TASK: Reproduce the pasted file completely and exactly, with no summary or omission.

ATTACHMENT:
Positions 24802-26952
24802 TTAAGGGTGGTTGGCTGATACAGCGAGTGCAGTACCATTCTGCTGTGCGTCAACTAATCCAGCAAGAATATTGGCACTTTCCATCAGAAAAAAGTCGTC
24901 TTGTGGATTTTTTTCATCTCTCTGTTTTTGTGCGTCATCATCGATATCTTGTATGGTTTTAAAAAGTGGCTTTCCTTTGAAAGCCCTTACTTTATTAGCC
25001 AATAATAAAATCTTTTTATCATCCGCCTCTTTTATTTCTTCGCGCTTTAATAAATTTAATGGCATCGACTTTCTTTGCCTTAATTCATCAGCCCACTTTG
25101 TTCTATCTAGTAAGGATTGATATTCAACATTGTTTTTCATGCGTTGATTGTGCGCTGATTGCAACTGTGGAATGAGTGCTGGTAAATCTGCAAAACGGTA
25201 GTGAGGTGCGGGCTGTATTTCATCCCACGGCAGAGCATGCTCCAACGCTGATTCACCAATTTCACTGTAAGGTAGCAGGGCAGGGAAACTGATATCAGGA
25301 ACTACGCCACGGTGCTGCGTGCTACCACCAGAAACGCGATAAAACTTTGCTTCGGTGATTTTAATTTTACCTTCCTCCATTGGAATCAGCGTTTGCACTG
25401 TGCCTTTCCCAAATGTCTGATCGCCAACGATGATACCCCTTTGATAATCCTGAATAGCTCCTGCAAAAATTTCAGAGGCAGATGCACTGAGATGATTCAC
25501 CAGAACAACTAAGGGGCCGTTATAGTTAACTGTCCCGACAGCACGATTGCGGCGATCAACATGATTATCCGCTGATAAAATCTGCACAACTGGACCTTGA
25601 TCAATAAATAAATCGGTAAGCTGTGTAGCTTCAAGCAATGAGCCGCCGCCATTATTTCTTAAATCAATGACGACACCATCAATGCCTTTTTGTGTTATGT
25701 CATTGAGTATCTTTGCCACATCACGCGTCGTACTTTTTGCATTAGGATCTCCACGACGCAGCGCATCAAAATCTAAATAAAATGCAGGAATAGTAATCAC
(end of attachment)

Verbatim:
Positions 24802-26952
24802 TTAAGGGTGGTTGGCTGATACAGCGAGTGCAGTACCATTCTGCTGTGCGTCAACTAATCCAGCAAGAATATTGGCACTTTCCATCAGAAAAAAGTCGTC
24901 TTGTGGATTTTTTTCATCTCTCTGTTTTTGTGCGTCATCATCGATATCTTGTATGGTTTTAAAAAGTGGCTTTCCTTTGAAAGCCCTTACTTTATTAGCC
25001 AATAATAAAATCTTTTTATCATCCGCCTCTTTTATTTCTTCGCGCTTTAATAAATTTAATGGCATCGACTTTCTTTGCCTTAATTCATCAGCCCACTTTG
25101 TTCTATCTAGTAAGGATTGATATTCAACATTGTTTTTCATGCGTTGATTGTGCGCTGATTGCAACTGTGGAATGAGTGCTGGTAAATCTGCAAAACGGTA
25201 GTGAGGTGCGGGCTGTATTTCATCCCACGGCAGAGCATGCTCCAACGCTGATTCACCAATTTCACTGTAAGGTAGCAGGGCAGGGAAACTGATATCAGGA
25301 ACTACGCCACGGTGCTGCGTGCTACCACCAGAAACGCGATAAAACTTTGCTTCGGTGATTTTAATTTTACCTTCCTCCATTGGAATCAGCGTTTGCACTG
25401 TGCCTTTCCCAAATGTCTGATCGCCAACGATGATACCCCTTTGATAATCCTGAATAGCTCCTGCAAAAATTTCAGAGGCAGATGCACTGAGATGATTCAC
25501 CAGAACAACTAAGGGGCCGTTATAGTTAACTGTCCCGACAGCACGATTGCGGCGATCAACATGATTATCCGCTGATAAAATCTGCACAACTGGACCTTGA
25601 TCAATAAATAAATCGGTAAGCTGTGTAGCTTCAAGCAATGAGCCGCCGCCATTATTTCTTAAATCAATGACGACACCATCAATGCCTTTTTGTGTTATGT
25701 CATTGAGTATCTTTGCCACATCACGCGTCGTACTTTTTGCATTAGGATCTCCACGACGCAGCGCATCAAAATCTAAATAAAATGCAGGAATAGTAATCAC